Despite the potential emotional burden associated with dealing with an ill student, the teachers involved in this research were particularly responsive and the presence of the HBS prompted them to pay special attention to the relational dimension with students. In fact, the results have shown that the teachers implemented a variety of actions in order to facilitate the HBS participation in the social life of their class, with structured activities such as small groups and informal activities, thus facing several critical aspects, as reported in previous studies, related to the loneliness and lack of social support that HBSs usually complain of [18,19].
The analyses also reveal a rather interesting result related to the role of the HBS’s temperamental characteristics on his/her inclusion, a finding that had not emerged in previous researches. Teachers, in fact, emphasize how important it is to know the student’s features in order to support them, since, for example, aspects related to shyness could be inhibiting the active participation in the hybrid class context. An additional important issue to consider is related to the health status of the student: in some cases [8,25], it was highlighted that students did not want to show themselves on video because their physical state had undergone changes (i.e., hair loss) during medical treatments. Acquiring as much information as possible about the student’s psychophysical state is therefore necessary to avoid the educational setting from being a source of further stress and suffering.
From an organizational perspective, the management of HIC can be facilitated through the implementation of some technological and social routines.
In addition, teachers consider a variety of organizational changes related to the setting to be necessary in order to make it more inclusive for distance students, as several authors have already pointed out [27]. The students’ support in managing the technological and relational setting is also considered by the teachers as an added value; it is, in fact, a school environment certainly enriched by new tools that require flexible adaptation and additional workload, in some cases perceived as overloading by teachers [6].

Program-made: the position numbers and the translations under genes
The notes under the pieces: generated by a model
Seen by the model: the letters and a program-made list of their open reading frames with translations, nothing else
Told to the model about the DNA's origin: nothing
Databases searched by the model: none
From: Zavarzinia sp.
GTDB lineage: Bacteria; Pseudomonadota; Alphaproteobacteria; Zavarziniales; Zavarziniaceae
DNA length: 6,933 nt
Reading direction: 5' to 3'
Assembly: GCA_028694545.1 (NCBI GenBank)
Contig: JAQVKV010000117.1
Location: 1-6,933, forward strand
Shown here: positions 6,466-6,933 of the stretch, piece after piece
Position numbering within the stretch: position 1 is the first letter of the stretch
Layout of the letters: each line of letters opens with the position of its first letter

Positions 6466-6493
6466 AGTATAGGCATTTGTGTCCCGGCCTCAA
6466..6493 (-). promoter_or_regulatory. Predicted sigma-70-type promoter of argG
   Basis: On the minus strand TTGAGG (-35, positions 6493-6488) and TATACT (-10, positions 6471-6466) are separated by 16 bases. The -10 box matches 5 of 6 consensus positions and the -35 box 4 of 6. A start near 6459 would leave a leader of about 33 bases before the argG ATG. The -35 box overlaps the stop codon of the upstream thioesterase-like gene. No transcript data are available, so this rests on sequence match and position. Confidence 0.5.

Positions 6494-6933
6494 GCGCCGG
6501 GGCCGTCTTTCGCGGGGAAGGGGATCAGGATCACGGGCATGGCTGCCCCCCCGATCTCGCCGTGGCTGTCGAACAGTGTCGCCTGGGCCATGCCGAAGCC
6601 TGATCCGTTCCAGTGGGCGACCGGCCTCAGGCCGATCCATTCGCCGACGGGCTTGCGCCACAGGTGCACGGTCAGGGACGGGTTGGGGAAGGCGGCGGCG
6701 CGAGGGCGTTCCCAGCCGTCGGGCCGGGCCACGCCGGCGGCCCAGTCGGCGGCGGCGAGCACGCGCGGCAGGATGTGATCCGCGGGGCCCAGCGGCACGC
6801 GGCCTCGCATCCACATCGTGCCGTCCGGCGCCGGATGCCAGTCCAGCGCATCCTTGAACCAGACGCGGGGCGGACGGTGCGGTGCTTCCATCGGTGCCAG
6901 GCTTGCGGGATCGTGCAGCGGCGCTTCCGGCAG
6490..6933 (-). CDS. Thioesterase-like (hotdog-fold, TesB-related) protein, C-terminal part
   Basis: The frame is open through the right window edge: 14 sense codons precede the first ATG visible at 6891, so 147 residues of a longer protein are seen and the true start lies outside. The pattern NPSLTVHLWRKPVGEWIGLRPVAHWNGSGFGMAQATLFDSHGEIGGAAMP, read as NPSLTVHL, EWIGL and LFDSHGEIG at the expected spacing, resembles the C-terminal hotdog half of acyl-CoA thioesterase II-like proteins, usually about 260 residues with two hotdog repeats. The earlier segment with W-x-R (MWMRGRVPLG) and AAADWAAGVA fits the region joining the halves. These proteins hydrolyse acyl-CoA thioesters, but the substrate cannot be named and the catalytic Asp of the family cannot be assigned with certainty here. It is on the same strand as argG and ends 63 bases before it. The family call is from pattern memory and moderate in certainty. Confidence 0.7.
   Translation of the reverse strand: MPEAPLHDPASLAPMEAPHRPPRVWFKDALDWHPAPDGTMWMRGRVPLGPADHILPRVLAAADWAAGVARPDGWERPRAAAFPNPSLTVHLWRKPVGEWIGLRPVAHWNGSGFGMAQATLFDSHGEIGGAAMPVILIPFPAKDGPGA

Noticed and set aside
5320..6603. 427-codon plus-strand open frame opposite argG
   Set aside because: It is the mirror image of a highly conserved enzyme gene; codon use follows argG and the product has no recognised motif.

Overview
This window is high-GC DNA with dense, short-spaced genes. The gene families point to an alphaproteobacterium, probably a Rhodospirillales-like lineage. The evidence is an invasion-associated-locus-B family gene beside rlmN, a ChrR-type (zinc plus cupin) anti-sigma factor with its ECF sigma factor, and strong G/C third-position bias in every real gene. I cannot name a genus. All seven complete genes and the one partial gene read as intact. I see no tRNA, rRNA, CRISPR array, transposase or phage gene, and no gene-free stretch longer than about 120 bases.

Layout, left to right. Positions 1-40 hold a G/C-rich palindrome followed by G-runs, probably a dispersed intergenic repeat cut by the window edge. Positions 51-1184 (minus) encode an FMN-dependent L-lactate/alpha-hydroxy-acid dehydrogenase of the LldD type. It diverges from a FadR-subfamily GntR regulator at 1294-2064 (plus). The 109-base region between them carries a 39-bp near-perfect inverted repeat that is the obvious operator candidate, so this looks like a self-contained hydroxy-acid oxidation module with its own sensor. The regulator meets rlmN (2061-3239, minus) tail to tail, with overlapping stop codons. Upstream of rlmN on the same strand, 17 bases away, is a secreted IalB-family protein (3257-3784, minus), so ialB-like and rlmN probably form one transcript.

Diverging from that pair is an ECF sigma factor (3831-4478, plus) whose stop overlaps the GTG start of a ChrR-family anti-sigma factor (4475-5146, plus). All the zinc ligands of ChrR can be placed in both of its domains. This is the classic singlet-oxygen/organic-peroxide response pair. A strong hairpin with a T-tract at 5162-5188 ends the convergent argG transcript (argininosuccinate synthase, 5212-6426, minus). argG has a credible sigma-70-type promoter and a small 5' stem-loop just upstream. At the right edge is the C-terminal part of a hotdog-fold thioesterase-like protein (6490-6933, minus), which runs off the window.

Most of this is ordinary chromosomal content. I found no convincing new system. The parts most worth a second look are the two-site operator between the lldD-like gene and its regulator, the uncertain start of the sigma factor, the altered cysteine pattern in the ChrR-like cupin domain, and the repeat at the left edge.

Furthermore, teachers report as necessary a whole series of organizational changes related to the setting to make it more inclusive, for those at a distance, as already highlighted by several authors [27].
Regarding the technological dimension, teachers recognize that the use of technologies in the first phase of the COVID-19 related emergency was useful in order to force them to familiarize themselves with some technological resources never before tested [44].
Certainly, the pandemic largely reduced some of the hindering factors, such as the low sense of self-efficacy in using technologies and their poor integration into daily routines aspects that we can consider as “internal factors” [41,45,46,47,48].
In the context of the hybrid learning environment investigated in the present study, technologies are perceived as inclusive artifacts: for example, the tablet managed by the peer in the classroom to communicate with the remote mate can activate or support a process of social and educational inclusion.
A change in teachers’ perspectives on the use of educational technology can then be fostered through their personal experience with technological solutions that can facilitate the inclusion of students unable to attend school normally, which can also potentially be used with other students with special educational needs [49].
With regard to the methodological dimension, teachers have declared the importance of activating a teaching environment based on the use of cooperative strategies in order to promote learning and support the relationship between students considered as a necessary condition for fostering a sense of a sense class membership [17,18,50]. These findings underscore a difference between a traditional HE approach and the HIC. In fact, in the HE setting, the relationship with peers is almost always lacking and is usually difficult to establish because the service involves the a teacher’s presence during out-of-school hours. The HIC setting overcomes this limitation, although moments of one-on-one interaction between teachers and the HBS are considered necessary to further support him/her in case of difficulties. The results show that students achieved the same levels of learning as their peers unlike what has been reported in other studies [20,21]. In addition, the presence of a teacher as a coordinator is important [43], as well as teamwork among teachers to share a joint project.
Finally, the adoption of the HIC seems to have facilitated the transition of the whole class from face-to-face to distance teaching during some moments of pandemic exacerbation. These results indicate how the daily use of technological resources can foster the integration of educational technologies into teachers’ practice and support real processes of equity and inclusion.

7. Conclusions